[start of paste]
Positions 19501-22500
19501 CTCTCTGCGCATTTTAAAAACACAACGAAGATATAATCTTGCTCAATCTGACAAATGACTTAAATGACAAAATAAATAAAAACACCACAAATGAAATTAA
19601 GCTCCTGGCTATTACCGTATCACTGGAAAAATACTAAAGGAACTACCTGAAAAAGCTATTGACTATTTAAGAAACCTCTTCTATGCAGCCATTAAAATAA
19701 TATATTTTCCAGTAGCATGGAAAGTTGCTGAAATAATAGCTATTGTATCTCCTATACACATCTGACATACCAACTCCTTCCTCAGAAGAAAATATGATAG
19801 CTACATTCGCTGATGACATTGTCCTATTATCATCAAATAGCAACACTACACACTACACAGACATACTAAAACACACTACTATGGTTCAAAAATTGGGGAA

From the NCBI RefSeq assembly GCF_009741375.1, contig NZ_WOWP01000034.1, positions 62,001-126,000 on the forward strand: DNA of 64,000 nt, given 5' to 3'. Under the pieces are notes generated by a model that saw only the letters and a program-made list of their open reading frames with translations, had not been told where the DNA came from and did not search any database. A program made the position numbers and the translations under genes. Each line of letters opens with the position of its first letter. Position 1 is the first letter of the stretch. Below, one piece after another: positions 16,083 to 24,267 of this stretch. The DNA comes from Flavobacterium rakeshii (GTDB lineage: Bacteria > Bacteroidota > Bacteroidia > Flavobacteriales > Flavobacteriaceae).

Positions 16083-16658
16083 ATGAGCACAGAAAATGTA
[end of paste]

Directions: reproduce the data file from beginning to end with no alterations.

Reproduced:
Positions 19501-22500
19501 CTCTCTGCGCATTTTAAAAACACAACGAAGATATAATCTTGCTCAATCTGACAAATGACTTAAATGACAAAATAAATAAAAACACCACAAATGAAATTAA
19601 GCTCCTGGCTATTACCGTATCACTGGAAAAATACTAAAGGAACTACCTGAAAAAGCTATTGACTATTTAAGAAACCTCTTCTATGCAGCCATTAAAATAA
19701 TATATTTTCCAGTAGCATGGAAAGTTGCTGAAATAATAGCTATTGTATCTCCTATACACATCTGACATACCAACTCCTTCCTCAGAAGAAAATATGATAG
19801 CTACATTCGCTGATGACATTGTCCTATTATCATCAAATAGCAACACTACACACTACACAGACATACTAAAACACACTACTATGGTTCAAAAATTGGGGAA

From the NCBI RefSeq assembly GCF_009741375.1, contig NZ_WOWP01000034.1, positions 62,001-126,000 on the forward strand: DNA of 64,000 nt, given 5' to 3'. Under the pieces are notes generated by a model that saw only the letters and a program-made list of their open reading frames with translations, had not been told where the DNA came from and did not search any database. A program made the position numbers and the translations under genes. Each line of letters opens with the position of its first letter. Position 1 is the first letter of the stretch. Below, one piece after another: positions 16,083 to 24,267 of this stretch. The DNA comes from Flavobacterium rakeshii (GTDB lineage: Bacteria > Bacteroidota > Bacteroidia > Flavobacteriales > Flavobacteriaceae).

Positions 16083-16658
16083 ATGAGCACAGAAAATGTA